• American Opportunity Tax Credit (AOTC): Credit for the first four years of higher education, up to $2,500 per student. 
  • Lifetime Learning Credit (LLC): Credit for tuition and related expenses for higher education. 

Retirement Savings Contributions:

  • Retirement Account Contributions: Deductible contributions to traditional IRAs and 401(k)s don’t count against your income. 

Job-Related Expenses: 

  • Mileage Deduction: If you use your car for business, medical, or charitable purposes, you may be able to deduct mileage. The rates vary each year, so check the current IRS guidelines. 
  • Moving Expenses for First Job: If you were a member of the Armed Forces and moved for your first civilian job, you can deduct certain moving expenses. 
  • Work Uniforms and Job Supplies: Deduct costs for uniforms and supplies not suitable for everyday use. (This can be used if you bought your own scrubs that you use only for work). 

Healthcare Expenses: 

  • Medical and Dental Expenses: if you spent more than 7.5% of your Adjusted Gross Income (AGI, a number that you will figure out as you prepare your taxes), you can deduct any amount over 7.5% 

Charitable Donations: 

  • Donations to Qualified Charities: Using proper documentation from the charity, you can deduct money or goods given to registered charities. 

Earned Income Tax Credit (EITC): 

  • This is an important deduction for those with children or those who have a low to moderate income.  Your tax form or software can help you figure out if you’re eligible.

Standard Deduction: 

  • This is an automatic deduction that lowers your tax payment if you don’t want to, or cannot, list various charitible contributions or business expenses.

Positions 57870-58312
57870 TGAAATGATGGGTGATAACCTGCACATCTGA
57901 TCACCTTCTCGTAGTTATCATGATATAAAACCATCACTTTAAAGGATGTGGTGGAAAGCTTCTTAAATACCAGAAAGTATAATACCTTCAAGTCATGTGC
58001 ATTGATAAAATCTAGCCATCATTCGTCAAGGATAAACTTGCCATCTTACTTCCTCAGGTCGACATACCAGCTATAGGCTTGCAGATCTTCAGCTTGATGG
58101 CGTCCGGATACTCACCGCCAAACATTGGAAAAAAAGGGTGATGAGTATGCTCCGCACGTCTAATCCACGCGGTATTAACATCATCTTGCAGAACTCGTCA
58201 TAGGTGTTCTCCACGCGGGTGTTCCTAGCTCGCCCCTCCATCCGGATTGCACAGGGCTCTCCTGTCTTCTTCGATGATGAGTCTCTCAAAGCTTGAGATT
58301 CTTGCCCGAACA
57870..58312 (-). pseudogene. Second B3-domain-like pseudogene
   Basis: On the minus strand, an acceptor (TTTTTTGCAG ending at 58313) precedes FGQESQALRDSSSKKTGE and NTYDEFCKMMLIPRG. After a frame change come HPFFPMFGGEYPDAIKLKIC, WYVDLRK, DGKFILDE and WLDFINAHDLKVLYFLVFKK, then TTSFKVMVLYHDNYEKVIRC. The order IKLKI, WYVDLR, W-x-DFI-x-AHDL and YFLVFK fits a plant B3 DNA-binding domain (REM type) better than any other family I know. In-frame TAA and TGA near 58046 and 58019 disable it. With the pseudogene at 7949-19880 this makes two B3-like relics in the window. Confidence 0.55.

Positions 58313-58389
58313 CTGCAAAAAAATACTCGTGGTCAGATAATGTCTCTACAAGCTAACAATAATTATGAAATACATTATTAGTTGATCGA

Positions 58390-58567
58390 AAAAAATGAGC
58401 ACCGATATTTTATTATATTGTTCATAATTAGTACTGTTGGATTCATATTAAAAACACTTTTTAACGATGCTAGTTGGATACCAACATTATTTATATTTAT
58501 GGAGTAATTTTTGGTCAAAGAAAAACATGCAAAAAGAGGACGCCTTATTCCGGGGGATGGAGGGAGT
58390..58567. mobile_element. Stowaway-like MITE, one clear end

Filing Your Taxes 

Understand the Forms: You will need to file your tax forms with the federal government as well as in every state where you worked or lived in 2023 

Fill Out Your Forms Accurately: Whether you’re using software or filling out forms manually, ensure all information is correct. Double-check your income, deductions, and personal information.  Make sure to keep all your documents in one place. 

Final Steps 

Submit Your Tax Return: You can e-file or mail your tax return. E-filing is faster, more secure, and generally preferred. 

Pay Any Taxes Owed: If you owe taxes, make sure to pay by the deadline to avoid penalties. Payment can be made online, by phone, or by mail.  It may be possible to arrange to make several smaller payments if you owe a lot of taxes. 

Track Your Refund: If you’re expecting a refund, you can track its status on the IRS website. 

Prepare for Next Year: If you came out owing taxes, or if you got a big refund but would rather have that extra money appear on your paycheck throughout the year, you can talk to HR or log into ADP to change the amount of tax that is being withheld from your paycheck. 

Tax filing isn’t nearly as bad as most people think. Start early, stay organized, and don’t hesitate to seek help if needed. Remember, being proactive and informed is key to a stress-free tax filing experience. 

*This article is a curation of basic best practices. If you are unsure of the tax laws for your particular situation, please contact a licensed tax professional. 

Living Room Dedication

Photos courtesy of Mr. Bailey and Joseph Cobetto.

Photos courtesy of Mr. Bailey and Joseph Cobetto.

On January 1, Comprehensive Behavioral Health Center of St. Clair County dedicated the new Living Room to former CBHC Executive Director Marsha Johnson.

Read more

The Drop-In Center needs your new or used cold-weather items! 

There’s a new large box next to the entrance at the Drop-In Center; what’s it for?   

Read more

 

Meet Trixie, the beloved pooch of our very own Andrew Bertolucci!

Read more

Crossword Puzzle

The first person who submits the most correct answers to the front desk newsletter@cbhc1.org will receive a ticket for a free lunch. Hard copies are available at the front desk.

December’s Crossword Puzzle Answer Key

 

How to Make Your Resolution Last-Seven Tips

As the New Year rolls in, many of us set resolutions with genuine intent, yet find them fading away as the year progresses. To ensure your resolutions turn into reality, here are practical tips to help you stay on track:

Read more

Get in the News

Each month’s newsletter can be found at: Cbhc1.org/Newsletter.
Questions, comments, or content suggestions can be sent to: Newsletter@Cbhc1.org.

Important Dates

The cutoff for newsletter content suggestions is the last weekday of the following month.
Going forward, the newsletter will be published on the second Monday of every month.

ISSUE

16

January 2023

All Center News

Comprehensive Behavioral Health Center of St. Clair County Inc.

505 South Eighth Street  •  East St. Louis, IL  62201

 

 

 Joseph Harper

Executive Director

 Jonnie Barkley